How an Ergonomic Office Space Can Limit Long-Term Health Risks
Believe it or not, the more consecutive hours you spend sitting at your desk, the more harm you’re doing to your body.
The following is a list of physical ailments tied to desk jobs and what you can do to help avoid these health risks.
What are the health risks?
The human body was not designed to be idle. A sedentary lifestyle runs directly counter to the DNA blueprint from which our bodies are formed.
You’ve likely experienced some of the harms tied to office work. You may have a stiff back or sore fingers from hours of typing. When you sit at a desk all day, it puts lots of stress on your back, neck, and spine.
Unfortunately, those symptoms are just the beginning.
Scientific American reported that those who sit for more than half the day are twice as likely to suffer from cardiovascular problems. That’s because sitting all day slows the metabolism, increasing your risk of obesity. Scientists have also discovered that extended sitting can lead to arthritis and diabetes.
The Occupational Safety and Health Administration (OSHA) recognizes many problems associated with desk jobs. It calls them workplace musculoskeletal disorders. These disorders account for 33 percent of all worker injuries and illnesses. They include:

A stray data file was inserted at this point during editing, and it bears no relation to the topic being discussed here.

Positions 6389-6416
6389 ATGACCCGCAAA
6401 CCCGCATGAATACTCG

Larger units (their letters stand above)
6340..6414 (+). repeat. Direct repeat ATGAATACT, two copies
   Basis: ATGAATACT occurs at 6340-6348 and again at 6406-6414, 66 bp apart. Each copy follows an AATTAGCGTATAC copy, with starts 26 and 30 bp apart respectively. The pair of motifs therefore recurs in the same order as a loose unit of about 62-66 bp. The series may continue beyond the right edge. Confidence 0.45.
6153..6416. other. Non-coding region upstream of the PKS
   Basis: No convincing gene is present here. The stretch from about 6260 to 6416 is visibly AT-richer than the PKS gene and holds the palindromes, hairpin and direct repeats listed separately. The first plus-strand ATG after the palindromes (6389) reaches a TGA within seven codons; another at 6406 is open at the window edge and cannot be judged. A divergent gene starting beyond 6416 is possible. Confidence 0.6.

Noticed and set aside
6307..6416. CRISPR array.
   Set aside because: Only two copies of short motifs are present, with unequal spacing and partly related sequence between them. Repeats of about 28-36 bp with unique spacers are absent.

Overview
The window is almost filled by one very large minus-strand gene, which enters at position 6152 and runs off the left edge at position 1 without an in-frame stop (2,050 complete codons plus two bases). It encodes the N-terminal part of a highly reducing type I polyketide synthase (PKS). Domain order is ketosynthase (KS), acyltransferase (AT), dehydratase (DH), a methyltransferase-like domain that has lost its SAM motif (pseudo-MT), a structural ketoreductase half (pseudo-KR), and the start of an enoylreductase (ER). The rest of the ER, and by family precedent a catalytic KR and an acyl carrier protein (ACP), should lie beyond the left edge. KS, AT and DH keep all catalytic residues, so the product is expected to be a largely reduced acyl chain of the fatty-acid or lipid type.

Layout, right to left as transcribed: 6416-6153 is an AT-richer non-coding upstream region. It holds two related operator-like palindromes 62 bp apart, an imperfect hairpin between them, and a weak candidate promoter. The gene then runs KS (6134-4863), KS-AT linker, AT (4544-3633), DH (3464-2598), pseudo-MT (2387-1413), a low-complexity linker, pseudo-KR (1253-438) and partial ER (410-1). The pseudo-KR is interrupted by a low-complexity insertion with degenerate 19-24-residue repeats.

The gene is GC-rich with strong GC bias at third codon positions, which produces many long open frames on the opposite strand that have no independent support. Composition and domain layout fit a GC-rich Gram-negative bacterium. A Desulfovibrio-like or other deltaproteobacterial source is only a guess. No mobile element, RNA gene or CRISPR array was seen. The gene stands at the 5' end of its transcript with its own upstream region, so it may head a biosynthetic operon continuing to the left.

There are lots of things you can do at work to improve your health. Eating a healthier lunch is one, office exercise is another.
But what about your actual desk setup? According to the Mayo Clinic, “proper office ergonomics can help you and your joints stay comfortable at work.”
But what does an office ergonomic workspace look like? Here’s a summary of the essentials:
1. Chair. A good office chair should support your spine. It should also be adjustable so you can rest your feet flat on the ground (or a footrest) and keep your knees level with your hips. Also, make sure the armrests allow your shoulders to relax.
2. Keyboard and Mouse. Remember, OSHA mentioned carpal tunnel syndrome as a common office disorder. An ergonomic keyboard and mouse can help solve this problem. Ergonomic keyboards and mice come in many different shapes and styles, but they all try and accomplish the same goal: to minimize the stress on your joints. But the equipment isn’t enough on its own. It also matters how you use it. Position the keyboard and mouse so your wrists remain straight and arms stay close to your body.
3. Desk. A common cause of a sore neck is a desk that’s too low. This causes you to look down at your screen. A better desk can work wonders for posture. Find a desk that allows you to adjust the height so your eyes are level with the computer screen. Make sure there’s enough room for your legs. Finally, you may even want to consider a standing desk, which further limits the time you spend sitting.